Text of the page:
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Rural Regeneration, Not Walls

It’s one of the most politically charged debates today, especially in the U.S. and Europe—the so-called “immigration crisis.” 

Inter Press News Service

Recent elections around the world have clearly shown growing  for candidates and political parties advocating the deportation of migrants and stricter restrictions on immigration, including halting it altogether. At the same time, and  and  have become more widespread, visible and vocal. 

Is there a better solution than building walls?

Billing-xpress’s Ronnie Cummins recently participated in the Summit on Migrants and Returnees in Quetzaltenango (Xela), Guatemala, where he heard this over and over from attendees: If people could make decent livings in their own countries and communities, they’d much rather stay home, than migrate to where they aren’t wanted.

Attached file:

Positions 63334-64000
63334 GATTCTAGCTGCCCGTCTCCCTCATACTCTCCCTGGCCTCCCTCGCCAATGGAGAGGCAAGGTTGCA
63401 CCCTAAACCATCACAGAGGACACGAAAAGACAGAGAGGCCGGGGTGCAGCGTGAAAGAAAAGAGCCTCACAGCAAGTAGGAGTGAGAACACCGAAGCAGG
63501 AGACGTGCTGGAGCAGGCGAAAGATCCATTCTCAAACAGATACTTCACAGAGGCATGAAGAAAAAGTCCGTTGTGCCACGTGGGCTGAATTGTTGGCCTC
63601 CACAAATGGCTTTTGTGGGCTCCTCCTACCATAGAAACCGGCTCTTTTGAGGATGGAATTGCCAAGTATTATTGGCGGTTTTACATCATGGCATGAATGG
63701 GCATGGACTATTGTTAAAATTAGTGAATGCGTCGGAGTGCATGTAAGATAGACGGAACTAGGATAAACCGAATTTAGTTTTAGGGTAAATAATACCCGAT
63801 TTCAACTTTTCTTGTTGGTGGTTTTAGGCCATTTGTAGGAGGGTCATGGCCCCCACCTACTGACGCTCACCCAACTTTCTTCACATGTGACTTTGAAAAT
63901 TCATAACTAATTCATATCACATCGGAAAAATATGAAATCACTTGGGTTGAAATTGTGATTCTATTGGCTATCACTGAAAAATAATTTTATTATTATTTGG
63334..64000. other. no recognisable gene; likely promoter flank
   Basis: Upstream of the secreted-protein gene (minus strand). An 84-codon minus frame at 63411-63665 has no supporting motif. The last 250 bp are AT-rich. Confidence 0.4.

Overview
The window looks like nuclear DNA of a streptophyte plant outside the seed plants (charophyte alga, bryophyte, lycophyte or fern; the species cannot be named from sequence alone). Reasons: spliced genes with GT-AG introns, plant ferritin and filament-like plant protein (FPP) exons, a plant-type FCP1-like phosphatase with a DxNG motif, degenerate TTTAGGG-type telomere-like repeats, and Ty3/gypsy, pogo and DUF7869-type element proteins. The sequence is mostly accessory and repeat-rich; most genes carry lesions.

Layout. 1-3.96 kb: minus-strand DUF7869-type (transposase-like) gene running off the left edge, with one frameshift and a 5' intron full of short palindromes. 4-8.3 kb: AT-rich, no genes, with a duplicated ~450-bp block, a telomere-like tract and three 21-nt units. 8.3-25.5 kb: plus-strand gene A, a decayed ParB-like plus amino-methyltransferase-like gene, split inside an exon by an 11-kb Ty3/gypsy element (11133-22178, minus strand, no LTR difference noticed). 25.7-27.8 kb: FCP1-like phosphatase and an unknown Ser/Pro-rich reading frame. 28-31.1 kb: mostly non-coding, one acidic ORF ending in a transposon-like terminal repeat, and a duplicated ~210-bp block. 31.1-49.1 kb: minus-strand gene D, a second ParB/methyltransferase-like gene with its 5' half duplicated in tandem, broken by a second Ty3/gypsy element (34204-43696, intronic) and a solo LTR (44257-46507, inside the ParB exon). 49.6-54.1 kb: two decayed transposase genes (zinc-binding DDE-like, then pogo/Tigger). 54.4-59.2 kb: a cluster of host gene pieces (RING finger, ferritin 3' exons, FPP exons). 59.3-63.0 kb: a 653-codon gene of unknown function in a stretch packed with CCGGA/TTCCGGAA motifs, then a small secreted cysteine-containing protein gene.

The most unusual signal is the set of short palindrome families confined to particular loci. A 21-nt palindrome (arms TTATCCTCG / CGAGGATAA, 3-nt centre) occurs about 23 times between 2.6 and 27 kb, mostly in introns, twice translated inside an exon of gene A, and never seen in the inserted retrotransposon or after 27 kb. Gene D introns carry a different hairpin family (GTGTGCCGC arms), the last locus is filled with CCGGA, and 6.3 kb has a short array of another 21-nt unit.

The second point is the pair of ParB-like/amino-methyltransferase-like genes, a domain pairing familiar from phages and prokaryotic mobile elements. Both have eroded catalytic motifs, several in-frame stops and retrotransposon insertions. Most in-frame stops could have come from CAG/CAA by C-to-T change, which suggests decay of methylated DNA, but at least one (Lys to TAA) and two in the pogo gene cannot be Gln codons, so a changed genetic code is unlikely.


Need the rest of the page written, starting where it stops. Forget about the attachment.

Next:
Could the creation of local, grassroots-powered economic development projects based on regenerative food, farming and land-use practices make that possible? 

Regenerative agriculture projects are already popping up in rural communities—in Guatemala, Mexico and Honduras. They are restoring local food sovereignty, healthy soils—and hope.

Read Ronnie’s essay 

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